In our second reading, Jesus himself spells out what it means to be church. And this picture is a more challenging one, because while Paul has stressed the privilege of being church, Jesus is stressing the responsibility. Jesus starts by commanding us to love one another, and the verb he uses (agapatē, for those interested) means more than just feelings of affection; it refers to the kind of practical love that Jesus himself showed when he died for humanity on the Cross of Calvary – the kind of love that makes sacrifices for others. And when Jesus goes on to warn us of the hostility that his church will experience from society at large, the implication is clear: Caring for one another won’t just be a duty – it will be the very key to the church’s survival and the very basis of its mission to the world.

And so, to summarise: 
·         Paul reassures us that we’re no longer outsiders, no longer isolated from God’s  plans and his people. We’ve been brought in from the cold,  made part of a unique and beautiful structure, one with Christ as its cornerstone, one that brings the presence of God into the very heart of human society. 
·       Jesus himself warns that our membership of the church earns the world’s hatred. But he does so in order to impress on us the importance of his opening words – our responsibility to  make loving sacrifices for one another.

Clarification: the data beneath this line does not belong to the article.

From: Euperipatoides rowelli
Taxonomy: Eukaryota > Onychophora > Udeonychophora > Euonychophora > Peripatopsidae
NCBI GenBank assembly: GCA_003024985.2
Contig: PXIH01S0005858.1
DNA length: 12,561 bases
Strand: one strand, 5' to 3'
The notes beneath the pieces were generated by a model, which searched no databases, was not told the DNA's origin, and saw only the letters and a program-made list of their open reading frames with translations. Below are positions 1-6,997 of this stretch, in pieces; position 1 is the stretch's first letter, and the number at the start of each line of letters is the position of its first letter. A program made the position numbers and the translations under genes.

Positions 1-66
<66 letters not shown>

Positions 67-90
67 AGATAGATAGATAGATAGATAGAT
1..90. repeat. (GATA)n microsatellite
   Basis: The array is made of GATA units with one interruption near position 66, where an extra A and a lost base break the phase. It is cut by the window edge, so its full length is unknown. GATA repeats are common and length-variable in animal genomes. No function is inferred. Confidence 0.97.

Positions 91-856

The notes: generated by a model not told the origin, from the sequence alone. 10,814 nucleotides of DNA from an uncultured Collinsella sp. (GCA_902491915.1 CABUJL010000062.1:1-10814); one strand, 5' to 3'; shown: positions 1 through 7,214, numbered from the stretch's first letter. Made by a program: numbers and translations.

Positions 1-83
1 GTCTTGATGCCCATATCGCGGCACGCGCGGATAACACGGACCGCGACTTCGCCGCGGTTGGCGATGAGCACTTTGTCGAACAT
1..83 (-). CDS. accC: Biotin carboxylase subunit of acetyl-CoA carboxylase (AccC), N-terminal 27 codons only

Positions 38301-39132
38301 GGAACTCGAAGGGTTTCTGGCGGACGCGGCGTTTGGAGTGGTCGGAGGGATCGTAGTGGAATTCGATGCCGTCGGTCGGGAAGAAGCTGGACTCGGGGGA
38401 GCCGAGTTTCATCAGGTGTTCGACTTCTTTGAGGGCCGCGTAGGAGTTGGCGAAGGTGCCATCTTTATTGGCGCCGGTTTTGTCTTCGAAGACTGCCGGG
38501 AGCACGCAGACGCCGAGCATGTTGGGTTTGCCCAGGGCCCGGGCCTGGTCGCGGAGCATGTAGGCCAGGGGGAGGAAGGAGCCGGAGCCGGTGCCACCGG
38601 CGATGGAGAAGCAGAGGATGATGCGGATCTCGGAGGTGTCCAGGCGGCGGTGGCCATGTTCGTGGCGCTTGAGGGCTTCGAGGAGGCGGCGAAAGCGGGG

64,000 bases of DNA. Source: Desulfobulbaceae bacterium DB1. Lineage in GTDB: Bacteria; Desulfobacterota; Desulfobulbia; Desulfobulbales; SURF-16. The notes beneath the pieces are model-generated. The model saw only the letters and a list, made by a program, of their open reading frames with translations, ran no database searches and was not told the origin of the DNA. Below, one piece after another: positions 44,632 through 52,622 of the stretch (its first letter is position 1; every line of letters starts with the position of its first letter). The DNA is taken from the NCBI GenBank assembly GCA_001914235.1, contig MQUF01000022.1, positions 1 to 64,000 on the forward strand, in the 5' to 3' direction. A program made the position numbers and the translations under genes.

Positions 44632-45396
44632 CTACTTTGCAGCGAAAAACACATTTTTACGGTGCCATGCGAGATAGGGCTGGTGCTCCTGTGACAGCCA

So how does this inform our attitude to stewardship? Neither passage speaks directly about money, but then neither of them really needs to. Rather, they show us that in relation to the church there can be no ‘me vs. them’. If we give to the church, we aren’t depriving ourselves, any more than when we give good things to loved ones in our own family. Because my family is an extension of who I am, indeed the fulfilment of who I am. And that’s how Jesus and Paul would wish us to see the church – as the fulfilment of who we are as individuals.

As far as money itself is concerned, everyone’s ability to contribute is different but one thing is the same for all of us: We all know what it’s like to make hard choices in our domestic spending. It may be a choice between fixing the roof or buying little Johnny a new bike. It may be between having a holiday or changing the car or replacing our worn out clothes. The difference, when we accept who and what we are as Christians, is that we factor the needs of the church family into our juggling of spending priorities. And when we pray for solutions, we must expect God to use us as part of his answer.  

Let’s bow our heads in prayer: Heavenly Father, help us to see ourselves for what we are: A body of people brought in from the cold, outsiders adopted into your household, and a beloved community that needs solidarity in the face of opposition from the world outside. Inspire us to live joyfully and generously. Enable us to see how all we are and all we possess comes from you and belongs to you. Help us as we struggle to set our spending priorities, and heal the blindness that so often makes it hard for us to put the needs of the church family on a par with our separate home lives….


No comments:

Post a Comment